Pension fundsThe Pension Fund Regulatory and Development Authority (PFRDA) has announced two key decisions related to debt investments by pension funds. In two separate circulars, the pension regulator has increased the cap on certain debt investments while it also emphasised the significance of proper due diligence by pension funds when it comes to investing in corporate debt securities. Here are the details.

Date with debt

In a circular dated March 25, PFRDA has announced an amendment to the investment guidelines for National Pension System (NPS) scheme. “In order to provide flexibility to the pension funds to improve scheme performance depending on the market conditions, it has been decided to increase the cap on Government Securities and related instruments and short term debt instruments and related instruments by 5% each,” the PFRDA circular says. This will be effective from April 1, 2019.

The asset wise revised caps on the various asset classes have been revised. Now, pension funds have a higher cap of up to 55% when it comes to Government Securities (G-Secs) for composite schemes.

Similarly, debt instruments & related instruments will now have a cap of up to 45%.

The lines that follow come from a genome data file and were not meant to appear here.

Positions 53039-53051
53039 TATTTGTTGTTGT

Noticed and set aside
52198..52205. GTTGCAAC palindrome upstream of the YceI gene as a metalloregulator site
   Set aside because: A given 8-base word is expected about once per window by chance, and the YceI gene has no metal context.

Equity and related instruments will have a revised cap of up to 15%.

Asset backed, trust structures will have a revised cap of up to 5%.

Short term debt instruments will have a revised cap of up to 10%.

Here is a look at the changes.

PFRDA caps
Corporate bond scare

PFRDA in a separate circular has talked at length about investments in corporate bonds. It has emphasised on prudent investment of funds.

“Although the requirement of rating has been maintained in the investment guidelines, however complete reliance on the credit ratings should not be a substitute for a comprehensive investment due diligence,” said the regulator. This is important because ratings have been sharply changed when the ground situation of debt securities have changed. Many fund managers have blamed credit rating agencies for not doing there job. But, PFRDA is indicating that the onus is on pension fund managers.

“A complete documentation of the analysis and assessment and due diligence done along with all backing documents, references and research need to be maintained by the pension funds at all times for scrutiny by the authority or the auditors etc.,” PFRDA said.

PFRDA has warned pension funds managers about overtly relying on a company’s parentage. This is important because many of the so-called good NBFCs with ‘strong parentage’ have also found themselves in problems. Strong parents have not made them insulated to external problems.

“The pension fund manager should not merely rely on the parentage of the company, but rather emphasise on analysis of financial and other parameters. The asset liability management of the issuer company concerned should be an important factor while making the decision to invest,” the regulator said.

It also asked pension fund managers to ensure that in case of a downgrade or default by the debt issuer company, funds must have a robust system of reporting to their respective boards for timely action for recovery of the maximum dues.

Kumar Shankar Roy

Kumar Shankar Roy is contributing editor with RupeeIQ. He can be contacted on